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The use of mobile devices for physical activity tracking in older adults’ everyday life


Seifert, Alexander; Schlomann, Anna; Rietz, Christian; Schelling, Hans Rudolf (2017). The use of mobile devices for physical activity tracking in older adults’ everyday life. Digital Health, 3(1):1-12.

Abstract

Objective: The tracking of one’s own physical activity with mobile devices is a way of monitoring and motivating oneself to remain healthy. Older adults’ general use of mobile devices for physical activity tracking has not yet been examined systematically. The study aimed to describe the use of physical activity trackers, smartwatches and smartphones, or tablets for tracking physical activity and to examine the reasons for the use of these technologies.
Methods: Participants aged ≥50 years (N = 1013) living in Switzerland were interviewed in a telephone survey. To address the research questions, we calculated descriptive frequency distributions, tested for differences between groups, and performed logistic regression analyses.
Results: Descriptive and multivariate analyses showed that (a) 20.5% of participants used mobile devices for physical activity tracking; (b) men, younger individuals, those with a strong interest in new technology, and those who frequently exercised had a higher likelihood of using mobile devices for physical activity tracking; and (c) participants more often agreed with reasons for use relating to tracking physical activity and motivating oneself to remain healthy than they did with reasons relating to social factors.
Conclusions: The study presented representative data about the actual use of mobile tracking technology in persons over 50 years of age. Today, mainly active and younger elderly (mostly men) with a high interest in technology are using tracking technologies. Results indicate a need for further studies on motivational and usability aspects regarding the use of mobile health tracking devices by older adults.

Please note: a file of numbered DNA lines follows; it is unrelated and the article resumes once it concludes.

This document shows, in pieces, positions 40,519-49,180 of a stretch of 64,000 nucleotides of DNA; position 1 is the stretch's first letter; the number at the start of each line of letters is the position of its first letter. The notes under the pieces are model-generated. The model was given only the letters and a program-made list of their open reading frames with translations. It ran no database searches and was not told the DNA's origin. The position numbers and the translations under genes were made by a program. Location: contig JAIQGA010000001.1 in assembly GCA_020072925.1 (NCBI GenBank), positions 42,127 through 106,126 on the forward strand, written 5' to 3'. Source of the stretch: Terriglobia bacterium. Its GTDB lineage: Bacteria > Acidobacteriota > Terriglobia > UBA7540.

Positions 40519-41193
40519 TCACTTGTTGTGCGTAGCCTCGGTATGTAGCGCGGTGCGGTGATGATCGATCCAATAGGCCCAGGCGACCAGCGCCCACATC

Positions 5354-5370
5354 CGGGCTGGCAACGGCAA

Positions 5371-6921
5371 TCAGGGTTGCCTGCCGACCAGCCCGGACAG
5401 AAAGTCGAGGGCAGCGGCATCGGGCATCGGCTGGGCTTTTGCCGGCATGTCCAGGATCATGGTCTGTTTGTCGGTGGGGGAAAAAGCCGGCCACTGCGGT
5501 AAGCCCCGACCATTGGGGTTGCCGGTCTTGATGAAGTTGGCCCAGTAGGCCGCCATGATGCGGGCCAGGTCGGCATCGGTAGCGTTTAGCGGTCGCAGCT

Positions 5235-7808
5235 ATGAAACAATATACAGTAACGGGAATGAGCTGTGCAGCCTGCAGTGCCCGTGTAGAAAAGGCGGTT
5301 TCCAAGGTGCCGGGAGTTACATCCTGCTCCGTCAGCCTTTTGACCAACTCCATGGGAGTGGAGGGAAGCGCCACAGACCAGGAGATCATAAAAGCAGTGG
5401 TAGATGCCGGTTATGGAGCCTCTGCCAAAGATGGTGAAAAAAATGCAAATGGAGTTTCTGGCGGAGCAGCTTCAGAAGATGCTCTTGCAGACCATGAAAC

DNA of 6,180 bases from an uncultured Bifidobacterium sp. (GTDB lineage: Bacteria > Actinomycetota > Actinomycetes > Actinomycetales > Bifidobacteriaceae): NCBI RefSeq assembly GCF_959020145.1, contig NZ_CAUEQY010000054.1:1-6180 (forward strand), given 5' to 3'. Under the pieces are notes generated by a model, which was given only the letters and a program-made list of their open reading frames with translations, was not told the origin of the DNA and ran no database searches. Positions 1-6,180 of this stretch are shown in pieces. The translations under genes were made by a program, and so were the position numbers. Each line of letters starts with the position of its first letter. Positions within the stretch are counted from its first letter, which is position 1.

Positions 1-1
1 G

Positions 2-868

Abstract

Objective: The tracking of one’s own physical activity with mobile devices is a way of monitoring and motivating oneself to remain healthy. Older adults’ general use of mobile devices for physical activity tracking has not yet been examined systematically. The study aimed to describe the use of physical activity trackers, smartwatches and smartphones, or tablets for tracking physical activity and to examine the reasons for the use of these technologies.
Methods: Participants aged ≥50 years (N = 1013) living in Switzerland were interviewed in a telephone survey. To address the research questions, we calculated descriptive frequency distributions, tested for differences between groups, and performed logistic regression analyses.
Results: Descriptive and multivariate analyses showed that (a) 20.5% of participants used mobile devices for physical activity tracking; (b) men, younger individuals, those with a strong interest in new technology, and those who frequently exercised had a higher likelihood of using mobile devices for physical activity tracking; and (c) participants more often agreed with reasons for use relating to tracking physical activity and motivating oneself to remain healthy than they did with reasons relating to social factors.
Conclusions: The study presented representative data about the actual use of mobile tracking technology in persons over 50 years of age. Today, mainly active and younger elderly (mostly men) with a high interest in technology are using tracking technologies. Results indicate a need for further studies on motivational and usability aspects regarding the use of mobile health tracking devices by older adults.

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Additional indexing

Item Type:Journal Article, not refereed, original work
Communities & Collections:06 Faculty of Arts > Center for Gerontology
08 University Research Priority Programs > Dynamics of Healthy Aging
Dewey Decimal Classification:300 Social sciences, sociology & anthropology
Uncontrolled Keywords:Activity tracker, smartwatch, smartphone, health monitoring, elderly
Language:English
Date:2017
Deposited On:06 Dec 2017 16:34
Last Modified:06 Dec 2017 16:34
Publisher:Sage Publications Ltd.
Free access at:Publisher DOI. An embargo period may apply.
Publisher DOI:https://doi.org/10.1177/2055207617740088

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